Coming up soon in October, Amsterdam Billiards in New York City will be hosting an epic three day battle. On October 12 – 14, Mika Immonen and Shane Van Boening will be playing a ten ball match in a race to 100. Each competitor put up $10,000 in a winner take all contest. This is the most talked about matchup over the last 12 months. Who will prevail? The Iceman or SVB? Live streaming will be provided by The Action Report on a pay per view basis.
This is one match I would love to see in person. I wonder how much plane tickets are from San Francisco to NYC? Maybe I could sleep on the floor at ABC to help defray the travel costs? I doubt I’ll make the trip, but who knows? According to some of the comments I’ve seen on the AZBilliard forums, SVB is the favorite. I don’t know about that; I’ve seen The Iceman play 14.1, and he’s pretty formidable. Who do you think will win? Call me a nit if you will: Anyone willing to give me The Iceman and 10 games on the wire?
I just added some of the cut shot drills that I use in my training program. The ability to plan and execute a cut shot is a base requirement for playing good pool. The drills added are progressive in nature…they start easy and get harder with each shot. The secret to making cut shots is to start by focusing on your fundamentals and making sure they are solid first, then working on your aiming method. To determine the proper aiming point, I use the ghost ball aiming method. Take your time on these drills, focus on the aiming point, and shoot smoothly with purpose. Knowing how to make a cut shot is a requirement for almost every shot you will make, regardless of the game you play. To view the cut shot drills, look under The Drills tab and select Cut Shots. Hope you enjoy!
I just added two additional drills to my fundamentals collection. The first drill is designed to calibrate your arm so that you can accurately send the cue ball down table with the appropriate speed required for a shot. The second drill is designed to help you develop a straight stroke. Both of these skills are critical if you want to take your game to the next level. To view the two new fundamental drills, look under The Drills tab and select Fundamentals. Best wishes in your development!
I just finished documenting some challenging pool practice drills that I use. These gems require more thought than most drills and also require good route planning. They develop your ability to plan and execute both short and long position routes and move the cue ball all around the table with precision. To view the challenging drills, look under The Drills tab and select Challenging Drills. Bon Appetite!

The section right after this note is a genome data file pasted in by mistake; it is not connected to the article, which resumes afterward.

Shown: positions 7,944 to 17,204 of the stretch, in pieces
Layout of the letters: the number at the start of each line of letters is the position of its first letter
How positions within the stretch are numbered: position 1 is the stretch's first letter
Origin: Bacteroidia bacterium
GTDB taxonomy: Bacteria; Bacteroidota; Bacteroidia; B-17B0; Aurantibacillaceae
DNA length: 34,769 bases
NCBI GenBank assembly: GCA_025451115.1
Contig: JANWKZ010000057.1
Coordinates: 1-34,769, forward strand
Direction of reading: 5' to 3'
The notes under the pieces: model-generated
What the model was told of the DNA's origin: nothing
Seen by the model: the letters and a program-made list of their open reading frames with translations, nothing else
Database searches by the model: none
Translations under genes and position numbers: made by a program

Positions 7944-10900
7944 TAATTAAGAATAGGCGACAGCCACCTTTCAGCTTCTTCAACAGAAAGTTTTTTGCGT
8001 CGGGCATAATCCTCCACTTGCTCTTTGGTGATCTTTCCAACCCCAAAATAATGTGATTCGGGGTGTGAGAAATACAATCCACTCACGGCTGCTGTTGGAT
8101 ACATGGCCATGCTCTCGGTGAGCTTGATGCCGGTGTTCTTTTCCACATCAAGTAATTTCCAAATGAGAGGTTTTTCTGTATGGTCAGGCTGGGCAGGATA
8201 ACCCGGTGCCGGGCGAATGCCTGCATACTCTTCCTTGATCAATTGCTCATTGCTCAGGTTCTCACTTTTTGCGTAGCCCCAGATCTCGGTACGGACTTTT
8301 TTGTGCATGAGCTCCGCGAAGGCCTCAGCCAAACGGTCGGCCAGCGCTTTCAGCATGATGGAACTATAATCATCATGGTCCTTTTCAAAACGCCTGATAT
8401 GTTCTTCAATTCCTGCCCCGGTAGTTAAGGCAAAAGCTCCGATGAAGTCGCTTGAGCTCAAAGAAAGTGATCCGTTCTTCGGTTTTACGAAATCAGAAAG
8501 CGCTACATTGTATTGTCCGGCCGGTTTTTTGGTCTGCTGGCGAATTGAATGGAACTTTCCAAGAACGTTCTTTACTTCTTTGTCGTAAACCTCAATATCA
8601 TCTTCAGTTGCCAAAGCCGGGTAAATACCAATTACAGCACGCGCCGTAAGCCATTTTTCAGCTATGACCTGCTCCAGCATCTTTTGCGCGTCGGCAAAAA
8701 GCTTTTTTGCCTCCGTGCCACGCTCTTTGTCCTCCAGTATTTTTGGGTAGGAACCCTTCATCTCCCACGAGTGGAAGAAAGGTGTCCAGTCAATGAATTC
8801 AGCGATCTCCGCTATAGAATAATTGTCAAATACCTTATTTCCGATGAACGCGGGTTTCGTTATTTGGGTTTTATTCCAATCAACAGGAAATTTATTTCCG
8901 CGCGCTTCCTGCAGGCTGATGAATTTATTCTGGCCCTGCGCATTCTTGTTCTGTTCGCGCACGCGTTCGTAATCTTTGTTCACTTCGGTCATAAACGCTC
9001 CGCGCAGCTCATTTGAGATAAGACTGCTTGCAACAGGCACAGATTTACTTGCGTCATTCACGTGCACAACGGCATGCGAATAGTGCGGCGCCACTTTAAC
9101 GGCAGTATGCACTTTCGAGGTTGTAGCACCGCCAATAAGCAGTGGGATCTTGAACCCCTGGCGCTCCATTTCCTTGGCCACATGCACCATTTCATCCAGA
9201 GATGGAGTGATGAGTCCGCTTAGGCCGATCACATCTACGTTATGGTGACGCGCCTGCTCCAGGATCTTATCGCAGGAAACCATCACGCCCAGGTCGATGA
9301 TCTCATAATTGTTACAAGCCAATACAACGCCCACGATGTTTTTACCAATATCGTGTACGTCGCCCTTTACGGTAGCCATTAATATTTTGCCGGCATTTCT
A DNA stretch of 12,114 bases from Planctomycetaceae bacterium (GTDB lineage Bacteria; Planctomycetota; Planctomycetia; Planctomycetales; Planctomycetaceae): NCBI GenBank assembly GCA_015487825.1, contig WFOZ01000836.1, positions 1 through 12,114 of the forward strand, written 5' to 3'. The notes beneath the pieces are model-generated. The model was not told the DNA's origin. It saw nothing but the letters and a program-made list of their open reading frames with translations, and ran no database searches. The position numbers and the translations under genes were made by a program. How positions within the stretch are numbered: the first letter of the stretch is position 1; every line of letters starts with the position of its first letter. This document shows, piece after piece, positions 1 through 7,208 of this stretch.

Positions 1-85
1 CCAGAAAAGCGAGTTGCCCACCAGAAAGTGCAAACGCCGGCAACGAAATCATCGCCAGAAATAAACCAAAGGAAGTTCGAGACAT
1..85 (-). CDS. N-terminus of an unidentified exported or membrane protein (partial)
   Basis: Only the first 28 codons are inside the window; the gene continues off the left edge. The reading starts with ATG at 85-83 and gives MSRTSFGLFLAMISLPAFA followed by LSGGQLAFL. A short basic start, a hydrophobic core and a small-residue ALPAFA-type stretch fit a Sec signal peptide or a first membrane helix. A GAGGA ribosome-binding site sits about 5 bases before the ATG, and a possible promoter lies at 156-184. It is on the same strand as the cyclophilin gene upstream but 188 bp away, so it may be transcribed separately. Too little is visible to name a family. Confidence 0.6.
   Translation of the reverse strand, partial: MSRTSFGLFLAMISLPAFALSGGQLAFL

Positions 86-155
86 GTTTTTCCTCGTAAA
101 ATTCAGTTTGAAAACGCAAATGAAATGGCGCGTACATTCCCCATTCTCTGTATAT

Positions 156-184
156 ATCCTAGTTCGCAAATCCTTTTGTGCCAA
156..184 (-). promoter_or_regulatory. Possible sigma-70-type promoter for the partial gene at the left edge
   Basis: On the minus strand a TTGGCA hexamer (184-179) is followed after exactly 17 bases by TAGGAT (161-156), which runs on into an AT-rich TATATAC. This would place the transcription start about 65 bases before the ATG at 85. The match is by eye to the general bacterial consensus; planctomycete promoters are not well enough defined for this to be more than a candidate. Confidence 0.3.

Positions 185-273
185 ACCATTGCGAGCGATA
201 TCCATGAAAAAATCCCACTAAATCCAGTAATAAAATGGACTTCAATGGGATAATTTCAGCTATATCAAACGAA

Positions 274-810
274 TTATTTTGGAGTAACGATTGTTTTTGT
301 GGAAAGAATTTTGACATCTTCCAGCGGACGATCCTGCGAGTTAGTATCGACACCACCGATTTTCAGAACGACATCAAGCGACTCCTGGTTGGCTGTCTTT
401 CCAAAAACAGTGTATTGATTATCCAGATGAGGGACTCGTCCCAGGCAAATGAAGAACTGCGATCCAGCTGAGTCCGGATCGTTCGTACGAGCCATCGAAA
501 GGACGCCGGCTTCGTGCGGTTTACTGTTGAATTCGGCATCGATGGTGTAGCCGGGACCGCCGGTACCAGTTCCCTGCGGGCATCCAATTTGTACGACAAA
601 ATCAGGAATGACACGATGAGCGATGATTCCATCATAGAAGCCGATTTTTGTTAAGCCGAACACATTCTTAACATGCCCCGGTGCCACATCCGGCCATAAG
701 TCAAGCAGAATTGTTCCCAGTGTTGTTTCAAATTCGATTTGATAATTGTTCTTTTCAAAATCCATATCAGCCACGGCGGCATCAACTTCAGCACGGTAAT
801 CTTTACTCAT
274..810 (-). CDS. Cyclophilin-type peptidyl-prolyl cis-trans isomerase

I just finished documenting some classic pool practice drills. Samm Diep demonstrated a couple of these to me earlier this year. These Oldie Goldies have been around forever…and for good reason. They develop your ability to move the cue ball relatively short distances with precision. For you movie buffs out there, a couple of these appeared in the movie The Color of Money. To view the classics, look under The Drills tab and select Classic Drills. Enjoy!
I just finished documenting the drills that I use to practice fundamentals. At every practice session, and before I compete in tournaments, I use at least one of these drills to warm up and get me into the zone. To get to the drills, look under The Drills tab and select Fundamentals. These drills are designed to develop your ability to stop the cue ball on a dime and also your ability to follow and draw the cue ball. Although development of these skills is pretty obvious, there’s really more here than meets the eye. In order for you to execute these drills successfully, you’ll also need solid mechanics. Be aware of your stance, bridge, and stroke while shooting these drills. Solid mechanics provide the basis for you to develop your cue ball control skills. I hope you enjoy!
I still have quite a bit of work remaining in my effort to document the pool drills I use. I have now completed the standard position route drills. Just look under The Drills tab, and select Standard Routes. I selected these particular shots because they all return the cue ball to the center of the table. This is a useful skill to learn because when you play 8 ball or 9 ball, it is often advantageous to return the cue ball to the center of the table after pocketing a ball. Usually there will be other makeable shots from there. The objective of each of the standard route drills is to pocket the object ball and make the cue ball stop within the target at the middle of the table. I’ve drawn the diagrams assuming you want to hit a precise 12 inch target, but you don’t have to be that stringent. Try to hit the target 75% of the time. Once you master stopping the cue ball within these targets, experiment with different stopping distances. If you hit the ball a little harder, you can aim for targets further down table. I hope you enjoy these. I’ll work this weekend to make progress on the other drills in my training program.